Evolution of Early Whales

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  • Dates: 2013–present
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Analyzing the anatomy of early fossil cetaceans in the context of modern mammals to understand the evolution of cetaceans from terrestrial ancestors.

The evolution of modern cetaceans (including whales, dolphins, and porpoises) from terrestrial ancestors required many drastic anatomical, physiological, and behavioral changes. The development of an efficient swimming mode in the earliest cetaceans is one key to understanding this remarkable transition. This behavioral change from a limb-dominated form of swimming to a tail-dominated form can be inferred from the anatomies of fossil whales, but it requires careful comparison with the anatomies of modern mammals, whose behaviors can be directly observed and correlated with their anatomies. This project seeks to develop a quantitative framework from the anatomies of modern mammals in order to infer the behavioral capabilities of early fossil whales. It involves working extensively with museum collections of modern and fossil mammals and utilizing multivariate statistical analyses to discern patterns in the data.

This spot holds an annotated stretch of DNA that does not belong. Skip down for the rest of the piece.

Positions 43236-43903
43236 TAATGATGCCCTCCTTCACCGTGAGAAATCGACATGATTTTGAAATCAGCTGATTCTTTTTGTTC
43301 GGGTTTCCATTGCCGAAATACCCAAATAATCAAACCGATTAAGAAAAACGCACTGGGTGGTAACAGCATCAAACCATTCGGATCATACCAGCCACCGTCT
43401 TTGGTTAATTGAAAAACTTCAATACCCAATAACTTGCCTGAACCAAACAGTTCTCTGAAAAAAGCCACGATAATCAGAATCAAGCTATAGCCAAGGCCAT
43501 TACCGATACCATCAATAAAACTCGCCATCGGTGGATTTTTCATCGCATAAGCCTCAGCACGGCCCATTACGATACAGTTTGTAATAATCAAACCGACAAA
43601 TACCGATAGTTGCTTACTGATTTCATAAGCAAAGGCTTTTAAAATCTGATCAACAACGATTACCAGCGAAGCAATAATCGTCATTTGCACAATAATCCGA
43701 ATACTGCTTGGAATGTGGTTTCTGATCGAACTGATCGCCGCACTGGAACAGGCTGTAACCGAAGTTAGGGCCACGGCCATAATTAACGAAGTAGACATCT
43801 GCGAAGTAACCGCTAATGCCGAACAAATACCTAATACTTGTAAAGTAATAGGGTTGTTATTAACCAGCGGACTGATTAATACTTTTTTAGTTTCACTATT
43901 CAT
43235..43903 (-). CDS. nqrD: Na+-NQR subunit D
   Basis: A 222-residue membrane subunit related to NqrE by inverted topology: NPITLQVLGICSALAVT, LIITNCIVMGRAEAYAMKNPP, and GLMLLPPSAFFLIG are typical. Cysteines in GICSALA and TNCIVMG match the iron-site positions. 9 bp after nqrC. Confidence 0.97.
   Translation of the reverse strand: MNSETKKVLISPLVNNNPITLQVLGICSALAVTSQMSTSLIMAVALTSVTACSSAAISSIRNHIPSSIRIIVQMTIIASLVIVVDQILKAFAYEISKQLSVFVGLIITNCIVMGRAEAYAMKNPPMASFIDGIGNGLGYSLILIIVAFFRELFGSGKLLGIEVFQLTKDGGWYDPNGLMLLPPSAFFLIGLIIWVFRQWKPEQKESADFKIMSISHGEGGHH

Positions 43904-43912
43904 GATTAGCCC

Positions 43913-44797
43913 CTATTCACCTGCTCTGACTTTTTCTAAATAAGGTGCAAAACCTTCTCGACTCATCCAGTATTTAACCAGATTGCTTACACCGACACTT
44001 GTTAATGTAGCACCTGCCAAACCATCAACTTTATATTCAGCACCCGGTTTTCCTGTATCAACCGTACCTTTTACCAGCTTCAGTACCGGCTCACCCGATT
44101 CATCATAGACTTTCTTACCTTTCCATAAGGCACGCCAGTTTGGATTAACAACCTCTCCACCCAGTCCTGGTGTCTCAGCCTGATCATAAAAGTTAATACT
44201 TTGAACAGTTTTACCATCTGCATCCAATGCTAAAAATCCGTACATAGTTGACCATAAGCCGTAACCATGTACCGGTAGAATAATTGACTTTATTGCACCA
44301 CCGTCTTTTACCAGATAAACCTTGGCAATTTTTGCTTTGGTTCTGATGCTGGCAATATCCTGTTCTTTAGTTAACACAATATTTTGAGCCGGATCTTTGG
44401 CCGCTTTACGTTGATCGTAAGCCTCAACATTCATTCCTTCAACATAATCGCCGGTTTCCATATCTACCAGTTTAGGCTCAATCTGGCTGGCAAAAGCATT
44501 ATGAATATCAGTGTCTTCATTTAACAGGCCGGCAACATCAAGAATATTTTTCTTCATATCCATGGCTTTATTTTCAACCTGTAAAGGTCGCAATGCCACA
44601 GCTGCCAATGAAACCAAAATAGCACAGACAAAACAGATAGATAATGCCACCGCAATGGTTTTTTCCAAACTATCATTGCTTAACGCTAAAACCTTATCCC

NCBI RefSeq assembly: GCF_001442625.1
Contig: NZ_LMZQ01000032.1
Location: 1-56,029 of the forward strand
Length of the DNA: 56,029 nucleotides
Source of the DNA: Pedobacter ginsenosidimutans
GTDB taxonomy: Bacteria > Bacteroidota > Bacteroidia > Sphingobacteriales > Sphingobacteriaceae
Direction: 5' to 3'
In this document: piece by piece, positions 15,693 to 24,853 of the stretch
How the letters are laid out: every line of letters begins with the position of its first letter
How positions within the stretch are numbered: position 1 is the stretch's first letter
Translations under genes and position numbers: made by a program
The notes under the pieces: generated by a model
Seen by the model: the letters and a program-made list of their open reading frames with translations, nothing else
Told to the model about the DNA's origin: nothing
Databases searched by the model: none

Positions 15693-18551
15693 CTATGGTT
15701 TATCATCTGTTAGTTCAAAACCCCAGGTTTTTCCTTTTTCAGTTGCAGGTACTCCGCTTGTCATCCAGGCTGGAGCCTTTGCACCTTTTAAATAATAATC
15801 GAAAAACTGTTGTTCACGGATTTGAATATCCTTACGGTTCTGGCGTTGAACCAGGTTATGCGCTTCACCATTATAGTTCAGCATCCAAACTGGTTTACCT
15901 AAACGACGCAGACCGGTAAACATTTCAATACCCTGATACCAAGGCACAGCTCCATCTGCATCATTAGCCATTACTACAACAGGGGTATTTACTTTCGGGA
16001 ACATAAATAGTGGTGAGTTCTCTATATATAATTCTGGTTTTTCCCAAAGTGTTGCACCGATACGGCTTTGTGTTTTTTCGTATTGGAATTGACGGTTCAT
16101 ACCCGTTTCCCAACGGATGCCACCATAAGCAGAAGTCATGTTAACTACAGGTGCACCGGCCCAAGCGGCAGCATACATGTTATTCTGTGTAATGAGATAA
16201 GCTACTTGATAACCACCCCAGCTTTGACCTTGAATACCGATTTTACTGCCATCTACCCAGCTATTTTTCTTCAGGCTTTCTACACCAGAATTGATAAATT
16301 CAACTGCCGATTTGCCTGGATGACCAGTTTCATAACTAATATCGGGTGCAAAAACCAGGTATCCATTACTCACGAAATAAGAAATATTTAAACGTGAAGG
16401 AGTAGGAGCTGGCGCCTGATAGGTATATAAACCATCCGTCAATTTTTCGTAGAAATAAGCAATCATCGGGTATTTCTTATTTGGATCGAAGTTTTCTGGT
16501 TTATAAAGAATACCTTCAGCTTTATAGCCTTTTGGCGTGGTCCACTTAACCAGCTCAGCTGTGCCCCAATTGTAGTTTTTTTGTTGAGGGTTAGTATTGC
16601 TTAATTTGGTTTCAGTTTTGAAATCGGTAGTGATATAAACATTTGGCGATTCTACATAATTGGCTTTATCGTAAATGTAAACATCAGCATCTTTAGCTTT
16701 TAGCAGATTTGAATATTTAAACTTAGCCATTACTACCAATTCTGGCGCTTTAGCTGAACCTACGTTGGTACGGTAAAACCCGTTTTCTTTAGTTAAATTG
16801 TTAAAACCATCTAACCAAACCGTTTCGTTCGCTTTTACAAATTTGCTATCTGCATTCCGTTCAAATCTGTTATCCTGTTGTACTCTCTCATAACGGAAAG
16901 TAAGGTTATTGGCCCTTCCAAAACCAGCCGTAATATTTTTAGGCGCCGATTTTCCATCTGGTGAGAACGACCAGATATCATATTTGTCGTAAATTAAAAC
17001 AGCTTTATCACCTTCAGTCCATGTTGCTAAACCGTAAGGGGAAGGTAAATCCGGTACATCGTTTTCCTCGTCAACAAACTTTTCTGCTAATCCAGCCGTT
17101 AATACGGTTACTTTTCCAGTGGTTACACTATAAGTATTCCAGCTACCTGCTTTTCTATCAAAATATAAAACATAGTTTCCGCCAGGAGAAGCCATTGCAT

Student Contributors: Alexandra Kuipers, Josiah Valk, Melissa Braun


Ryan Bebej

Ryan Bebej

Associate Professor
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